The Daily Dose/December 15, 2016

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 More college football crap!

 The Daily Dose/December 10, 2016
By Gaylon Kent
America’s Funniest Guy

BACK TO THE FUTURE: It is not always possible to mark the end of an era as it is happening. Sometimes the perspective of a few years is needed.

So who knows if the Mount Union era – after a record 12 national titles – in NCAA Division III football is over. They lost to a fine Mary Hardin-Baylor team in the national semifinals this past Saturday, and this Friday’s Amos Alonzo-Stagg Bowl – the NCAA Division III national championship game – will be the first since 2004 that hasn’t featured the Purple Raiders.

Dry, Technical Matter: It will also the first time since 2004 that Mount Union, UW-Whitewater or St Thomas is not playing in the national championship game, as the Crusaders will take UW-Oshkosh Friday night.

The Losses Keep Mounting: Not only will the Raiders not win the national title this year, they didn’t even win the Ohio Athletic Conference (OAC) title, which they had done for the past 700 seasons. John Carroll won the OAC, after defeating Mount Union in the season finale and Mount Union finished 2016 12-2.

Survival Of The Fittest: Others in Division III meeting the challenge was bound to happen. Teams adjust. A good example of this was Olympic basketball.

USA! USA! In 1992 the Olympic basketball tournament was opened to players who made a living in the National Basketball Association and the United States named the score. They also won the gold medal at Atlanta in 1996 and Sydney in 2000, but the gap was narrowing and Argentina won the gold medal in Athens in 2004, with the United States coming in third of all things

True, the US has won every succeeding Olympic gold medal, but American victory in the Olympics and the world championships is no longer a foregone conclusion.

Dry, Technical Matter/Some Places Have Interns For This: 2016 marks the first time since 1997 Mount Union has lost two games in a season. It also marked the first time Mount Union had lost two games in a three-week span since 1988, when they lost games on September 24 and October 8.

Déjà Vu All Over Again: We’ve actually been through this before. In 1999, after three consecutive national championships, Mount Union lost to Rowan in the national semifinals. The loss snapped Mount Union’s 54-game winning streak, then the longest winning streak in the history of NCAA football.

Inspired by that loss, the Purple Raiders then went on to break that record with a 55-game winning streak. Only the loss to Rowan prevented a 110-game win streak.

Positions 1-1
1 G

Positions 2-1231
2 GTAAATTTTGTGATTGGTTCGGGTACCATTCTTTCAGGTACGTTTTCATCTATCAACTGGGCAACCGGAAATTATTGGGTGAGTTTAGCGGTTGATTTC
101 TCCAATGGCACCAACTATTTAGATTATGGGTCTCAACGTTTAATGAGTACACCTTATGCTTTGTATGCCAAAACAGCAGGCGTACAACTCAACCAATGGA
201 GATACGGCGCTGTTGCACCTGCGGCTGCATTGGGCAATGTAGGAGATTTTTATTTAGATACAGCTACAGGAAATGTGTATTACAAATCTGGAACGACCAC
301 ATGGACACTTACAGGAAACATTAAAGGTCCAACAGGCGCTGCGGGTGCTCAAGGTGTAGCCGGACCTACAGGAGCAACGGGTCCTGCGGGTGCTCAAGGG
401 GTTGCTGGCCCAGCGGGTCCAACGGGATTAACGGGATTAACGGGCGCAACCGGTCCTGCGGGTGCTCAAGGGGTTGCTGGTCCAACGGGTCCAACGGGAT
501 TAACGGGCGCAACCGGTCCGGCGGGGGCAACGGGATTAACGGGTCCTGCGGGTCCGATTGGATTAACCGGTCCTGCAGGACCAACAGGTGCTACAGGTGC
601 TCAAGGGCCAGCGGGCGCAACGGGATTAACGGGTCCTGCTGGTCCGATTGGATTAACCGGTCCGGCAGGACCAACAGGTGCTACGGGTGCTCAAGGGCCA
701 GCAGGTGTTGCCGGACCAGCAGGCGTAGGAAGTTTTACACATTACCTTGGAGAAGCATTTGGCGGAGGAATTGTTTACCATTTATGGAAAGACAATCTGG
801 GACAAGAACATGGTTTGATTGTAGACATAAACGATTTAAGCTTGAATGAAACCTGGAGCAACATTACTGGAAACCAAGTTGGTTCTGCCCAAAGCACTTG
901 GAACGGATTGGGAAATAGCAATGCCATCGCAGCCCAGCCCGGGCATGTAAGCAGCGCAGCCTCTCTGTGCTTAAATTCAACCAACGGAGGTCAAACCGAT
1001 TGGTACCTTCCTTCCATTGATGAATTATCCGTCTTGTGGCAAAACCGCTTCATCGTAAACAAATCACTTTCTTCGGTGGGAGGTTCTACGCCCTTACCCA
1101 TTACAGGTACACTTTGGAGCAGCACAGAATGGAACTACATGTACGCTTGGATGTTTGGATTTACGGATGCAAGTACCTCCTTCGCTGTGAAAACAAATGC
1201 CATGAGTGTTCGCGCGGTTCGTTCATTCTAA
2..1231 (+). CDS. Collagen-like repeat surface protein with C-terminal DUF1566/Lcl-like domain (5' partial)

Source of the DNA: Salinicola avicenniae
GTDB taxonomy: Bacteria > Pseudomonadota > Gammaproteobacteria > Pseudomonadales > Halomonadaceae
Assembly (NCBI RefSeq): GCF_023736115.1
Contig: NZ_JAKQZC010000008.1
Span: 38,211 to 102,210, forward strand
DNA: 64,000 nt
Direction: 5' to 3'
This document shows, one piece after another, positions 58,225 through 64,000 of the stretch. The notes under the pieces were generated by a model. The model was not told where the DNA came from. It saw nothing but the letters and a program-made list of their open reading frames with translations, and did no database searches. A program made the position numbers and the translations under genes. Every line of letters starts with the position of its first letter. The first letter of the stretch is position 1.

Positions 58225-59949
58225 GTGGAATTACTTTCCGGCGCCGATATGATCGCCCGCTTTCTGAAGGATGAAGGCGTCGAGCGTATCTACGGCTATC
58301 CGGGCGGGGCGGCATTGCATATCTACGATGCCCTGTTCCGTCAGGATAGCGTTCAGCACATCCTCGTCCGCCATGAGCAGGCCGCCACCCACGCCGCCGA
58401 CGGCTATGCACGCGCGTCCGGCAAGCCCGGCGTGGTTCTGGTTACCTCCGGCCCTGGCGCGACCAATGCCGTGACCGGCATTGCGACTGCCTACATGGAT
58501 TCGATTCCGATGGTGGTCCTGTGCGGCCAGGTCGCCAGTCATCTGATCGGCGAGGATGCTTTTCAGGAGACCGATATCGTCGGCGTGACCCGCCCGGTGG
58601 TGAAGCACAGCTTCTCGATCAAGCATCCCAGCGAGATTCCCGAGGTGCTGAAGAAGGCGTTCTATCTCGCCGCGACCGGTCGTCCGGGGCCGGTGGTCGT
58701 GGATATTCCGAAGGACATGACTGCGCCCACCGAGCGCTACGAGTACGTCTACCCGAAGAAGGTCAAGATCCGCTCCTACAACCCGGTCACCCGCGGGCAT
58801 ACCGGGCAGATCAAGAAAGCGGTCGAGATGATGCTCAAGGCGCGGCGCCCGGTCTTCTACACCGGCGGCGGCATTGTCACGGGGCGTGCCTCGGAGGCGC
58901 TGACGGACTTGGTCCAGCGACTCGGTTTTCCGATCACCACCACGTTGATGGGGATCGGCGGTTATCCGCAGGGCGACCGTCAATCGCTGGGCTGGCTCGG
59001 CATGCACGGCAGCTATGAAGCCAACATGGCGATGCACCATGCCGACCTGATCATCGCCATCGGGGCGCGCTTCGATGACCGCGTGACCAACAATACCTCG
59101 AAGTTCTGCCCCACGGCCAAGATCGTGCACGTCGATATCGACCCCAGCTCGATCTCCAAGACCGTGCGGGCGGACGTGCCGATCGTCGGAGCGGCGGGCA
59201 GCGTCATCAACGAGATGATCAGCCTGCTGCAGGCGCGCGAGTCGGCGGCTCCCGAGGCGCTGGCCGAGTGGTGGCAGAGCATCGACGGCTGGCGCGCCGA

MORE USA! USA! The first ten amendments to the United States Constitution – known as the Bill of Rights – is ratified on this date in 1791 when it was ratified by the Virginia General Assembly. They had been submitted by Congress to the several states in September, 1789.

More Hot Constitutional Amendment Action: The Twenty-First Amendment to the Constitution is certified by the National Archives on this date in 1933. The amendment had been ratified on December 5, when Utah became the 36th state to ratify the amendment. It repealed the Eighteenth Amendment and ended Prohibition in the United States.

FunFact: Prohibition actually ended with Utah’s ratification. All the National Archives did on this date was certify that it had received the required number of authenticated ratification documents.

Frankly My Dear…: Gone With the Wind, long an icon of American film, premiers on this date in 1939 in Atlanta. It took in about $390 million, about $3.4 billion in today’s dollars, making it the highest-grossing film ever, when adjusted for inflation.

Heil Hangman: Nazi Adolph Eichmann is sentenced to death by an Israeli court on this date in 1961, a couple of days after being found guilty of assorted war crimes.

Justice was swift in Israel then. His appeals were quickly dismissed and his clemency petition was rejected and Eichmann was executed the following June. Eichmann had been captured in Argentina by Israeli agents in May, 1960, kidnapping him while he walked home from work.

FunFact: Both the CIA and their West German equivalent had known where Eichmann was living for a couple of years before the Israelis found out.

1965: A Space Odyssey: Two space capsules rendezvous in space for the first time on this date in 1965 when Gemini 6A hooks up with Gemini 7.

More From The Space Exploration Desk: Venera 7, launched by the Soviet Union the previous August, becomes the first spacecraft to land on another planet on this date in 1970, when it landed on Venus.

Typical of the Soviet space program, mistake followed triumph, as Venera 7 experienced a faster descent than planned, probably due to a malfunctioning parachute. It is believed the craft fell on its side after landing, severely limiting the data it sent.

Dry, Technical Matter: Among the things Venera 7 was able to discover was that the Venetian atmosphere was 97 percent carbon dioxide and it surface temperature was 8876 degrees F.

Thought For The Day: Basic human nature never changed; the collective human text demonstrated that incontrovertibly.– Fred Kaplan, Lincoln: The Biography of a Writer

Answer To The Last Trivia Question: There wasn’t a Trivia feature last time, silly!

Today’s Stumper:  Which state rejected the 21st Amendment to the Constitution?


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